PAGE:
Information on cats from Petfinder
Information on dogs from Petfinder
- Best way to prevent unwanted litters
- Fewer mammary tumors or prostate problems
- Less urge to roam and potentially get hit by cars
- Less stress ie calmer, longer lives
Taken from Sandra Swachuk, DVM in the 'On Call' Newsletter from UW School of Veterinary Medicine, Spring 2011 Edition
Responsible Pet Ownership
Responsible animal ownership means more than adoring your cat or dog. Animal ownership is a serious commitment that consists of vital duties. Before you get an animal, you must pledge to be responsible. Here are some of the most important rules of conscientious ownership.
Think First: Animal ownership is not something to be entered into lightly. Owning a cat or dog is a long-term emotional and financial commitment. Before deciding that a certain animal is right for you, you must make an honest assessment as to whether your home is right for any animal. If circumstances in your home environment change, you must consider the toll it will take on your companion animal and make every effort to help him along.
Make the Commitment: Get ready for your new friend before you bring him home to make sure the transition will be as smooth as possible. Buy food, treats, a collar and leash, toys, grooming tools and other necessities in advance so your cat or dog will have everything he needs. Make a schedule so family members know who is responsible for food, water, walking, exercise, clean-up and grooming.
Bring your Cat or Dog Home: Give your new pet time to adjust to his new home. Show him to his crate or bed, and where to find food, water and litter box. Introduce your pet to your household slowly and allow proper introduction of other animals.
Keep your Animal Healthy: Set up a schedule for regular check-ups with your veterinarian. Cats and dogs should follow a strict schedule of vaccinations to prevent diseases. Keep your pet current on all vaccinations, following the schedule recommended by your veterinarian. Provide medication and treatment to prevent diseases such as heartworm and ticks/fleas.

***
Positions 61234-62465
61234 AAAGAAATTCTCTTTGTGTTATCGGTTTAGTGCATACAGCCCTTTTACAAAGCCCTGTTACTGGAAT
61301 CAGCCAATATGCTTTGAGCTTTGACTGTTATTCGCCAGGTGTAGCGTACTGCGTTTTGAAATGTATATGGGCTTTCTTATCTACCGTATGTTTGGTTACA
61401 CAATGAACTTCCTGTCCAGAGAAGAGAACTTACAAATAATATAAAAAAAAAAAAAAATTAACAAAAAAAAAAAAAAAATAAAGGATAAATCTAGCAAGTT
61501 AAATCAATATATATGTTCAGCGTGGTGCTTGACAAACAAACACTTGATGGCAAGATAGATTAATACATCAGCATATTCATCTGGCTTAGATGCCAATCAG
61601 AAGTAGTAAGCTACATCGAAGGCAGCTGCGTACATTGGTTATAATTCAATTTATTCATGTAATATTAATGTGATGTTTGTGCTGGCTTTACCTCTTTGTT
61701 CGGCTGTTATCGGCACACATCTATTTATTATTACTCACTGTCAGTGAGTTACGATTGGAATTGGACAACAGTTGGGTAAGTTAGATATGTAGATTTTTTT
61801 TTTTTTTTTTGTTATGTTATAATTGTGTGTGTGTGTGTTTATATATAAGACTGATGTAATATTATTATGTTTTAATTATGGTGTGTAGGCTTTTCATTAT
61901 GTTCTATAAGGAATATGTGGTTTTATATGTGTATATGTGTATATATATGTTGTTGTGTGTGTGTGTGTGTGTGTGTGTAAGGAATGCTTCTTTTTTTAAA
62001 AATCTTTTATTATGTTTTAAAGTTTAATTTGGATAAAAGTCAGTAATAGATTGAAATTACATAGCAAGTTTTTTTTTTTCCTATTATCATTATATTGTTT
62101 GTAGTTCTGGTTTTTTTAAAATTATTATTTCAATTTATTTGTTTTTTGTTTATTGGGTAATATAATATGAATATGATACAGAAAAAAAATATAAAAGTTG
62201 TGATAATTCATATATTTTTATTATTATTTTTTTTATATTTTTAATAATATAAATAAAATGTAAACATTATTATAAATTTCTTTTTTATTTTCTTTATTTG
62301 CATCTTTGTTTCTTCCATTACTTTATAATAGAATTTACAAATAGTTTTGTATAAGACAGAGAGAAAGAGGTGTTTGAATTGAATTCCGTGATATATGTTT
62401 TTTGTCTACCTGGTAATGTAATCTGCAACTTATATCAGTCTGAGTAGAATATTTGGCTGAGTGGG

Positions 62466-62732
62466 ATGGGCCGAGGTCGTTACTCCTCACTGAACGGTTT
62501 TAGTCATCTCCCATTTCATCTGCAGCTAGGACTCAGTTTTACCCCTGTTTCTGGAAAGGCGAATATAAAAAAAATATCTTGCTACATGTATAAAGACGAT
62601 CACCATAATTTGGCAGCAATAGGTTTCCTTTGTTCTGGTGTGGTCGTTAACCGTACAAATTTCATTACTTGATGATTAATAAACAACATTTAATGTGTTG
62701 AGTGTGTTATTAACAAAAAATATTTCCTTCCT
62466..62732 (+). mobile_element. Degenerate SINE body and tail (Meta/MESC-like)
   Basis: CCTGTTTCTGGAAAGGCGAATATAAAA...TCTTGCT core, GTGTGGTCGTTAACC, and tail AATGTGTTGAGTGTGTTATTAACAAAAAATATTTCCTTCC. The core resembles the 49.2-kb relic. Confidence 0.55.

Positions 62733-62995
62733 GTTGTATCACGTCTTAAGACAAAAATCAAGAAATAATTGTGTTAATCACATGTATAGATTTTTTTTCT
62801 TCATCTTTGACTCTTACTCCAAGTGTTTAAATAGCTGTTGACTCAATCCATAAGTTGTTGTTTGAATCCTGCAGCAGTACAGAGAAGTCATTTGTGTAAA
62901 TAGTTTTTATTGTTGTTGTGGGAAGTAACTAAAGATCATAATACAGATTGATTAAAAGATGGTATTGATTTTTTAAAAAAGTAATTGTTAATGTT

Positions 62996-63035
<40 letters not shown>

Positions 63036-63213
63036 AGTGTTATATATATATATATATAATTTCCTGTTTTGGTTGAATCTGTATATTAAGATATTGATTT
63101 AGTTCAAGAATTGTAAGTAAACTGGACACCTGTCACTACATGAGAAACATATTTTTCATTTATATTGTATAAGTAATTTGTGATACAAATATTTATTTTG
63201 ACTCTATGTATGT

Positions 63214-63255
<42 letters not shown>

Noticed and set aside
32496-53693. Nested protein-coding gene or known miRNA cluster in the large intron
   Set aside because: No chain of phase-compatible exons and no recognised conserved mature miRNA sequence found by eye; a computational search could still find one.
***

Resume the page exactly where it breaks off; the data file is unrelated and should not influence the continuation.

Spay & Neuter: Millions of pets are euthanized each year because of pet overpopulation. If you do not have your animal spayed or neutered you are contributing to this problem.
Keep your Animal Safe: Your pet should have proper identification on at all times. Consider micro-chipping your pet for an added layer of protection. Proper identification can help you become reunited with your pet!
Be a Friend: Make time to spend with your pet playing, going for walks and/or planned activities with your family and trips.
Train your Cat or Dog: Teach basic obedience commands to your pet. Socialize your pet and attend classes together!
Be an Ambassador: You are responsible not only for your pet’s well being, but for the status of pets everywhere. Respect your neighbors property and don’t leave animal waste anywhere. Respect the local laws and purchase required licenses for your pet.
Tomah Vet Clinic- 1001 Superior Ave, Tomah (608)372-4879
Northside Vet Clinic - 209 N. Superior Ave, Tomah (608)372-0700
Sparta Vet Clinic- Hwy 16, Sparta (608)269-8234
Morganside Vet Clinic - 500 W. Wisconsin, Sparta (608)269-2355
Rolling Hills - 501 Main St., Wilton (608)435-6858
Cashton Vet Clinic - 406 South St., Cashton (608)654-5284
Leon Valley Vet Clinic - 7369 Kate Ave., Sparta (608)269-3292
Hillside Animal Hospital- W5706 Hwy 33, La Crosse (608)788-3425
UW-Madison Vet School